The premise (and the tagline) of “The Family Man” is “What if?”, which is a throwback to quite a few other movies, like the little seen “Mr. Destiny” for instance, but in reverse. In that film, James Belushi played a middle class family man who gets a glimpse of what his life would have been like if he had become rich and successful. Here, Nicolas Cage‘s character is rich and successful already. He’s Jack Campbell, hotshot Wall Street business man. He lives in an apartment that looks like a museum, he wears $2000 suits, he drives a Ferrari, he sleeps with model types… He’s sort of a Scrooge, though, the kind of guy who lives just for work and expects his employees to do the same, even on Christmas. The movie has him running though one of those mysterious black strangers (Bagger Vance’s cousin, maybe, played by Don Cheadle) who gives him a glimpse of how his life would have turned out had Campbell not left his college girlfriend Kate (Tea Leoni) to pursue his career. So here he is now, married with children, a tire salesman in New Jersey with a dog, a mini van and a bowling league. Will he realize that it’s the small things that count, not money and success? Does Nic Cage get 20$ millions paychecks?
Ok, so this is kinda corny but hey, it’s a Christmas movie, what do you expect? Plus, it’s so well done that it doesn’t matter that it’s formulaic and not very deep. I’ve said it before and I’ll say it again, there’s nothing wrong with good old Hollywood entertainment when it works, as it does here. The script by David Diamond and David Weissman pushes all the right buttons, and director Brett Ratner keeps it snappy and pretty. When I reviewed his previous two movies, the Chris Tucker action comedies “Money Talks” and “Rush Hour”, I pointed out how it seemed that Ratner didn’t really care about pleasing critics or the Academy. He seems simply interested in making films that people will have fun watching. Such is the case here. The movie looks good (thanks to cinematography by Dante Spinotti) and it sounds good (with music by Danny Elfman) but most of all, it is consistently entertaining, laugh out loud funny at times, touching at others. As for the little Christmas lesson, “love over money” thing, you can’t disagree with that.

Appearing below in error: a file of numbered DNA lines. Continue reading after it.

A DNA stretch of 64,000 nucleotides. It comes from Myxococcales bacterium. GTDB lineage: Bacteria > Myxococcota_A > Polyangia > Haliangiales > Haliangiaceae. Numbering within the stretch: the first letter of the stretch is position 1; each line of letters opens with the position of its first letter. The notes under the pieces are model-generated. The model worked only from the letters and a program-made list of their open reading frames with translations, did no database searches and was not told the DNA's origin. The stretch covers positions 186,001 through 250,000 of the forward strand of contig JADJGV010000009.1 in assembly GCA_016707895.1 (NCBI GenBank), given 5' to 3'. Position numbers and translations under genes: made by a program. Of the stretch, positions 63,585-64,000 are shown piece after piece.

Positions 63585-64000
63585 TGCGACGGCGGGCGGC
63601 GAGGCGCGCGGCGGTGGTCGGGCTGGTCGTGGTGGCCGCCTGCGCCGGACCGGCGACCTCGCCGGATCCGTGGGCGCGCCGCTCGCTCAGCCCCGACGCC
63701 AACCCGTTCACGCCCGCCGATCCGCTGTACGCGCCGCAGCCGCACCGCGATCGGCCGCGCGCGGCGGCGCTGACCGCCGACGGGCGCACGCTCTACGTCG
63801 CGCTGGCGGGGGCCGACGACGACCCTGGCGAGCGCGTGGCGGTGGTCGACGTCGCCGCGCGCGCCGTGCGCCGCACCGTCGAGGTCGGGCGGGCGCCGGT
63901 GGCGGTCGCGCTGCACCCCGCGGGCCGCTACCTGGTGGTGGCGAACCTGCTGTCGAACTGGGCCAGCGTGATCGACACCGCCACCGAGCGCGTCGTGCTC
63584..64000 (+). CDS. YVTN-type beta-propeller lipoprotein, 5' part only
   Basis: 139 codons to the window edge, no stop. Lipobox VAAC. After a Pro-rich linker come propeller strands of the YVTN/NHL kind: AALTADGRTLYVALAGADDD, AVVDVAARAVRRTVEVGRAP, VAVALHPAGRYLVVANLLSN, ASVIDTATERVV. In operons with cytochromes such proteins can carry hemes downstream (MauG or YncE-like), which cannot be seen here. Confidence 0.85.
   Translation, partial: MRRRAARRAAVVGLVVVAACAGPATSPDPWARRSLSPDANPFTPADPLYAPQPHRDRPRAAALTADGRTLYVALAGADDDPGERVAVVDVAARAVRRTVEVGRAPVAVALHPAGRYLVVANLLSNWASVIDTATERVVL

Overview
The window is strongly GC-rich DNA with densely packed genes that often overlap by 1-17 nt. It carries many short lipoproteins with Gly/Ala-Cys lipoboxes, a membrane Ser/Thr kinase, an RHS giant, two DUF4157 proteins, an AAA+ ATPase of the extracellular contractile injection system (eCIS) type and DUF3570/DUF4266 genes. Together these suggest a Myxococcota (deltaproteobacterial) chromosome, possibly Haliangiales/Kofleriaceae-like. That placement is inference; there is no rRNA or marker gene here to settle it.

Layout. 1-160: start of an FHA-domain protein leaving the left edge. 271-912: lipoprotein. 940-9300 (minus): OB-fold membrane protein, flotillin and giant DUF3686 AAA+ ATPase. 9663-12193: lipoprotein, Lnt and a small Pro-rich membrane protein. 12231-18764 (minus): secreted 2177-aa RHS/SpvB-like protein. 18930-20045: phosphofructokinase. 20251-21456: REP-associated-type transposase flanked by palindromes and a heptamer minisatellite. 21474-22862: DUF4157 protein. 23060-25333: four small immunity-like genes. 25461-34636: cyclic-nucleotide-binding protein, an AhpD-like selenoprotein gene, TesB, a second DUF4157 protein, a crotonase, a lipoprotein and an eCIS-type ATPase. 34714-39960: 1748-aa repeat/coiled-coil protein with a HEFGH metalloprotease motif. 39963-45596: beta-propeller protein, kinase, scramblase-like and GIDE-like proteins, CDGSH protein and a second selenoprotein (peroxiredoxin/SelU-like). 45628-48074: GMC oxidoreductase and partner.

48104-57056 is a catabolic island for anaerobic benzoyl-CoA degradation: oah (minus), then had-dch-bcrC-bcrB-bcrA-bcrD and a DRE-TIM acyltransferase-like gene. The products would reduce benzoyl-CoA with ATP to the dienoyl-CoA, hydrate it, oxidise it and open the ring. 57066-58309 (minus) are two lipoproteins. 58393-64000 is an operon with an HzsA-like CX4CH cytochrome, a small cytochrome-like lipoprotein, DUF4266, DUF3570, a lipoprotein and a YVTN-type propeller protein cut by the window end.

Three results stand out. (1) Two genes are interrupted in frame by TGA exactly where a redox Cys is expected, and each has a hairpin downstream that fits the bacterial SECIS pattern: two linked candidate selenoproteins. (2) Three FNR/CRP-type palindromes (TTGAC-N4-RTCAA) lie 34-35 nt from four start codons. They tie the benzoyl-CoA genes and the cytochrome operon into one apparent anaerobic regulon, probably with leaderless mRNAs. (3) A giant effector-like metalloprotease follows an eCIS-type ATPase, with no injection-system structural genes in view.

One thing that sets “The Family Man” above the usual holiday offering is how strong the performances are. Tea Leoni in particular is surprisingly good. She’s always been gorgeous, but I don’t remember her being so funny, so warm, so… alive. Plus, she’s wonderful with Cage, they really seem to be in love. As for Cage himself, what can I say… Say what you want about his choices of projects, you gotta admit that few actors are consistently this electrifying on screen. Cage never settles for drabness, let’s-just-phone-it-in- and-go-have-a-latte. Watch him as the all-knowing company president, ruling with firmness but gracefully over his universe. Watch him struggle when finally put in a situation he’s not in control of, watch him get all worked up and throwing attitude around. Watch him finally let go and fall in love again with his old college squeeze and become a real dad. And watch him sing too, with oh so much enthusiasm, whether it’s to Verdi’s “La Donna E Mobile from Rigoletto” or to The Delfonics’ syrupy “La La (Means I Love You)”. “The Family Man” isn’t on the level of “It’s A Wonderful Life” or anything, but it’s a perfectly fine, sweet little movie.